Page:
Step 3: Undergo a Personalized Drug Detox for Pregnant Women

Once your doctor has created a plan for your drug detox while pregnant, you will get started. Detoxes can take anywhere from three to 10 days, depending on the recommended course of action. You may be provided certain medications to manage the side effects of withdrawal. Your doctor will choose medications that have the least chance of affecting your unborn baby.

Sometimes, women are too far along in their pregnancy to stop their substance abuse completely. Instead, a doctor will work with them to lessen the effects of slower withdrawal and protect their baby’s health. Once the child is born, a mother will be able to start a more aggressive detox or be referred to an addiction specialist.

When quitting drugs while pregnant, you should know your doctor will be there to help you. Don’t hesitate to ask questions along the way. Knowledge is power, especially in this important journey to sobriety.

Step 4: Stay Committed to Sobriety

Quitting drugs while pregnant is only part of the process. Once your child is born, you will need to stay committed to sobriety. Your child deserves a parent who can be there for them — practically and emotionally — in the years to come.

A treatment facility can refer you to an addiction specialist or therapist to keep you accountable. Relapses are common after detox, so take the steps to protect yourself and your child. An addiction specialist can help you manage the stressors of postpartum pain and emotions, as well as the new challenges of raising a child and caring for yourself.

If you are concerned about caring for your baby after birth, you have a few options:

  • Temporary guardianship: This legal process allows you to temporarily place your child in the custody of a loved one. This may give you the time to solidify your sobriety and improve your situation, so that you can be the parent your child deserves.
  • Adoption: If you are concerned about your child’s future with you, you could make the selfless choice to place them for adoption. When you choose this path, you choose to terminate your parental rights — but you also get to choose your child’s parents and stay in contact with them through open adoption. Adoption can be hard, but it may provide a security that your addiction does not allow for. Contact an agency like American Adoptions to learn more.

The Dangers of Quitting Drugs “Cold Turkey” While Pregnant

If you’re committed to the health of your unborn baby, you may be motivated to stop drugs completely. While this is a notable thought, you should never try to break off your substance use totally and abruptly. This can be an extremely dangerous situation for both you and your unborn baby.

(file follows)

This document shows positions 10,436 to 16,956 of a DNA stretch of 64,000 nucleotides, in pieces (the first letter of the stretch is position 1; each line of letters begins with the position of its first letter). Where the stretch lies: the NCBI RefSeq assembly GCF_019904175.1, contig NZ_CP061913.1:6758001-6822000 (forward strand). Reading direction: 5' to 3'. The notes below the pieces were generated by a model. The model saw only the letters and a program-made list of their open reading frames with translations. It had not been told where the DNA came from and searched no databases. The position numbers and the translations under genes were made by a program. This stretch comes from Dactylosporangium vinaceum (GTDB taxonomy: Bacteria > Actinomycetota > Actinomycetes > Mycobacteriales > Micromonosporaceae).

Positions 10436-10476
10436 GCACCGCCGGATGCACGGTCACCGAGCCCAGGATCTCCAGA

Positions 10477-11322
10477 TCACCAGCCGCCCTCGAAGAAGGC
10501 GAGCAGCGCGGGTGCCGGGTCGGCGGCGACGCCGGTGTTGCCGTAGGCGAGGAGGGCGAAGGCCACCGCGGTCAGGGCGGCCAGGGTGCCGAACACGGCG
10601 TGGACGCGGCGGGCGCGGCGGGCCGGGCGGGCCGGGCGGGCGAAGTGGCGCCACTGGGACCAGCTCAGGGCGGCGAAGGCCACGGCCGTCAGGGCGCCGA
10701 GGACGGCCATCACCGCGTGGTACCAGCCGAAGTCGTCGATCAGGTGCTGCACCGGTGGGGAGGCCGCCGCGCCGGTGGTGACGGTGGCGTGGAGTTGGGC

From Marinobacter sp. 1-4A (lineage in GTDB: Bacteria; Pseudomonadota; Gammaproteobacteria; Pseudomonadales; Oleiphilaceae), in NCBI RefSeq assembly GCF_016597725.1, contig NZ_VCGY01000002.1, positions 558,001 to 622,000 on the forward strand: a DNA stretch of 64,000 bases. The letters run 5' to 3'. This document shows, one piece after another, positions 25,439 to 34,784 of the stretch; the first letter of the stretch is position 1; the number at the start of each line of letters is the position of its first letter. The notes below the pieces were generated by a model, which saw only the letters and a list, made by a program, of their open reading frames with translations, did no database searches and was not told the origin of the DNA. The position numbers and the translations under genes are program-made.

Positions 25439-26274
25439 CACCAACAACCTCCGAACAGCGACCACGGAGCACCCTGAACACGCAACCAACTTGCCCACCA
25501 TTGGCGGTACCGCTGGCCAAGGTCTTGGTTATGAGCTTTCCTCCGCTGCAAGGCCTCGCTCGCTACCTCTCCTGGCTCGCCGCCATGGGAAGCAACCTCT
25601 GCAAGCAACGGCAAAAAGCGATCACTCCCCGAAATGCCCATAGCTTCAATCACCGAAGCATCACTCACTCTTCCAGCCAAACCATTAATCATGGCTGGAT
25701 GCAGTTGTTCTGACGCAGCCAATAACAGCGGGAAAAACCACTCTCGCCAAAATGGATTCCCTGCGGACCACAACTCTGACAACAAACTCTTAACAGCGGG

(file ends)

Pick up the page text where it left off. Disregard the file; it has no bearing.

If you try to stop drugs after a history of addiction, you force your body to quickly restore balance and adjust to the lack of a substance it has become accustomed to. This can lead to severe physical and psychological symptoms, like:

  • Muscle and joint paint
  • Sweating and chills
  • Tremors
  • Increased heart rate and blood pressure
  • Nausea, vomiting and diarrhea
  • Severe depression
  • Hallucinations
  • Seizures
  • Suicidal thoughts and tendencies
  • Miscarriage, preterm birth or stillbirth

These effects, in turn, can cause the following in your unborn baby:

  • Respiratory distress
  • Cognitive and behavioral problems
  • Prolonged prenatal hospitalization
  • Developmental delays
  • Seizures
  • Learning, memory and motor difficulties
  • And more

While any drug use will affect an unborn baby, a doctor may determine that those risks are smaller than the distress caused by detox and sudden withdrawal. However, every person’s situation is different — which is why you need to work with a medical professional for your drug detox while pregnant, not attempt this journey by yourself.

Whether you are considering quitting drugs cold turkey while pregnant or detoxing from drugs while pregnant, please don’t hesitate to reach out to a medical professional today. You will never be judged or shamed for your decision. These professionals are there to help and support you in the months to come, so that you and your child can have the best chance at a future together.

Please call the SAMHSA’s National Helpline at 1-800-662-HELP(4357) or check out their online directory to get the help you need now.

The information in this article is not intended to be and should not be taken as medical advice. Please reach out to a local medical professional for assistance.